The most drastic example of this is the “social credit system” — an ongoing evaluation of citizen behavior, including rewards and punishment, currently under development by the Chinese regime. In a combination of wide-ranging information technology and detailed control, the omnipresent party monitors its subjects’ social and personal lives. This allows the Communist Party apparatus to simultaneously lay out incentives and punishments from above. One of the high points of public humiliation so far has been the use of facial recognition technology to prevent excessive toilet paper usage in public facilities. Low-cost access to comprehensive data gives the Chinese leadership an instrument for early recognition of deviant behavior and to curb individual activities.

A strong economy, strong state

China represents a manifold challenge for us Europeans, including economic and political challenges. But for the great majority of the world’s population, who do not live in politically, economically or socially secure countries, China is proof that gradual poverty reduction can work in contexts other than liberal democracy. Going against the idea that successful, sustainable market economies require liberal democratic systems, China seems to have created a more powerful economy, but within a system contemptuous of civil and political freedoms. Around the world, this development has not gone unnoticed.

In the future, it will probably be more and more difficult to bypass China. But possibilities for good cooperation continue to exist. Germany should make use of these chances, supporting the multilateralism that is now emerging with China’s backing. That means, on the one hand, creating economic alliances across the European Union in order to compete with massively subsidized Chinese state-owned companies. On the other hand, we should also undertake direct economic cooperation.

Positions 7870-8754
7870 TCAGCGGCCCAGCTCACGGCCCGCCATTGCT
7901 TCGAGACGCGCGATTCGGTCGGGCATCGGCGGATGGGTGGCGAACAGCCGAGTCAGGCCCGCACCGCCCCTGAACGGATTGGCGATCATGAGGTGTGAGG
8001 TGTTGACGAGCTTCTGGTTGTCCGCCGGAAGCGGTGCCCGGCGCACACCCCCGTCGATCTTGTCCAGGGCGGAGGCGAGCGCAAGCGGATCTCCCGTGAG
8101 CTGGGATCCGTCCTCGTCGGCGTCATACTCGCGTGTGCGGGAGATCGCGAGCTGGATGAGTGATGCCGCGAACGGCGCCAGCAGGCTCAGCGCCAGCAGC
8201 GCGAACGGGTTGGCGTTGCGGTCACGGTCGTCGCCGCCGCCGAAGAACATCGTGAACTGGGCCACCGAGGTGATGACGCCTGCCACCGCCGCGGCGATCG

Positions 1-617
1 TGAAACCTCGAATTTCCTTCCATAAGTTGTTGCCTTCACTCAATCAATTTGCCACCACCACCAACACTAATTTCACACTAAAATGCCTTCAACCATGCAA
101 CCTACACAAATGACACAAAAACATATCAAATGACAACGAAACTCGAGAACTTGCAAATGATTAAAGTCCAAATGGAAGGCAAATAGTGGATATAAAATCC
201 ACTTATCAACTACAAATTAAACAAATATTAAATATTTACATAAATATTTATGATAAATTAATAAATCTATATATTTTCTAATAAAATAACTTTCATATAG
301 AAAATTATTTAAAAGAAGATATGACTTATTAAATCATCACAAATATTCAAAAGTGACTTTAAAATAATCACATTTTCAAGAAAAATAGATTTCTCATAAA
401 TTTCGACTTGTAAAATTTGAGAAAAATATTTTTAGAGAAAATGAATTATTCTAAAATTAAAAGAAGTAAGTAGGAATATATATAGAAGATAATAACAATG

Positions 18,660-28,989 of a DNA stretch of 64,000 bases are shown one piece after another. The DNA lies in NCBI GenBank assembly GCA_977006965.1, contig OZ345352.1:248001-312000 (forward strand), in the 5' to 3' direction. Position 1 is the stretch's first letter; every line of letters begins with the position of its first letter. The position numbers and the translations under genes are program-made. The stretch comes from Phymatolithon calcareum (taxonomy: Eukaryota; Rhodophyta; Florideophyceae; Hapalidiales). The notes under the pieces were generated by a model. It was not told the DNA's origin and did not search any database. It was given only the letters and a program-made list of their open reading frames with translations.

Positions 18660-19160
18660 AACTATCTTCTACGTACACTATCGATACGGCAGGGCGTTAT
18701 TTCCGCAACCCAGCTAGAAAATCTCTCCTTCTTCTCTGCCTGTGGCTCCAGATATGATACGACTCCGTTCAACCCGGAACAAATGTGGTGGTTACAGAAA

In addition, the EU must conclude an investment agreement with China, guaranteeing reciprocal market access. This is a matter of legal security and trademark protection. One reason why talks toward this agreement have not moved forward is because the starting positions are so radically uneven: China has no compelling interest in opening up to investment as long as it can act relatively freely in Europe. For this reason, we must set limits to China’s foreign investment strategy, especially with regard to technology and security policy.

And China’s prowess, in which political influence is based on global economic strength, may help us preserve the relevance of our liberal democratic model. Here Europe can learn from Beijing: It could even copy China’s geopolitical strategy in an intelligent way by integrating humanity and sustainability into its own strategy. Only by offering economic advantage can the liberal democratic model hold its own against the Chinese solution.